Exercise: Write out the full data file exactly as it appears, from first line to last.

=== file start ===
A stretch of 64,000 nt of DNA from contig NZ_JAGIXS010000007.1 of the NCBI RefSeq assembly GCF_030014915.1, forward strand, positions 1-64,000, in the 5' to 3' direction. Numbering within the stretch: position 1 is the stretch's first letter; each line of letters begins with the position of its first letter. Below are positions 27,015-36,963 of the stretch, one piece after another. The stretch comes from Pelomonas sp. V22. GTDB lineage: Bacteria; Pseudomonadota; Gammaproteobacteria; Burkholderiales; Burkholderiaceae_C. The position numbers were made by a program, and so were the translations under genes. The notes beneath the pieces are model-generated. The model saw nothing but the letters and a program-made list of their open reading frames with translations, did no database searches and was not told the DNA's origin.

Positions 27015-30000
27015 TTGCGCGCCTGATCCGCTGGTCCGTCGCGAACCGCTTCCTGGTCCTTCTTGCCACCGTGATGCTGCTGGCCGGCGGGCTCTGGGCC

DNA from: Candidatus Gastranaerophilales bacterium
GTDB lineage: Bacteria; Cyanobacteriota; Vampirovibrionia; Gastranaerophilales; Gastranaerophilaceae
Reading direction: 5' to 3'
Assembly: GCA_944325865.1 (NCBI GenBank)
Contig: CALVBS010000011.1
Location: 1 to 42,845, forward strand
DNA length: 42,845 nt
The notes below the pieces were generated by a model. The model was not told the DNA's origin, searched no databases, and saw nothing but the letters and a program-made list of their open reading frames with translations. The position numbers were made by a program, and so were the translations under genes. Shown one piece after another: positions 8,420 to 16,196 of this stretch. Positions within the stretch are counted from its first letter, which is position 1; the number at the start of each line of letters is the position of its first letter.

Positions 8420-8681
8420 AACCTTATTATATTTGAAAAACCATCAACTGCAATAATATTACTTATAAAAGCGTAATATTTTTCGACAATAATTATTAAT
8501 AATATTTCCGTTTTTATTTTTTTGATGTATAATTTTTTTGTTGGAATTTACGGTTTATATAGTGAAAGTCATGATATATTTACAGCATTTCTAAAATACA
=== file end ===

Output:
A stretch of 64,000 nt of DNA from contig NZ_JAGIXS010000007.1 of the NCBI RefSeq assembly GCF_030014915.1, forward strand, positions 1-64,000, in the 5' to 3' direction. Numbering within the stretch: position 1 is the stretch's first letter; each line of letters begins with the position of its first letter. Below are positions 27,015-36,963 of the stretch, one piece after another. The stretch comes from Pelomonas sp. V22. GTDB lineage: Bacteria; Pseudomonadota; Gammaproteobacteria; Burkholderiales; Burkholderiaceae_C. The position numbers were made by a program, and so were the translations under genes. The notes beneath the pieces are model-generated. The model saw nothing but the letters and a program-made list of their open reading frames with translations, did no database searches and was not told the DNA's origin.

Positions 27015-30000
27015 TTGCGCGCCTGATCCGCTGGTCCGTCGCGAACCGCTTCCTGGTCCTTCTTGCCACCGTGATGCTGCTGGCCGGCGGGCTCTGGGCC

DNA from: Candidatus Gastranaerophilales bacterium
GTDB lineage: Bacteria; Cyanobacteriota; Vampirovibrionia; Gastranaerophilales; Gastranaerophilaceae
Reading direction: 5' to 3'
Assembly: GCA_944325865.1 (NCBI GenBank)
Contig: CALVBS010000011.1
Location: 1 to 42,845, forward strand
DNA length: 42,845 nt
The notes below the pieces were generated by a model. The model was not told the DNA's origin, searched no databases, and saw nothing but the letters and a program-made list of their open reading frames with translations. The position numbers were made by a program, and so were the translations under genes. Shown one piece after another: positions 8,420 to 16,196 of this stretch. Positions within the stretch are counted from its first letter, which is position 1; the number at the start of each line of letters is the position of its first letter.

Positions 8420-8681
8420 AACCTTATTATATTTGAAAAACCATCAACTGCAATAATATTACTTATAAAAGCGTAATATTTTTCGACAATAATTATTAAT
8501 AATATTTCCGTTTTTATTTTTTTGATGTATAATTTTTTTGTTGGAATTTACGGTTTATATAGTGAAAGTCATGATATATTTACAGCATTTCTAAAATACA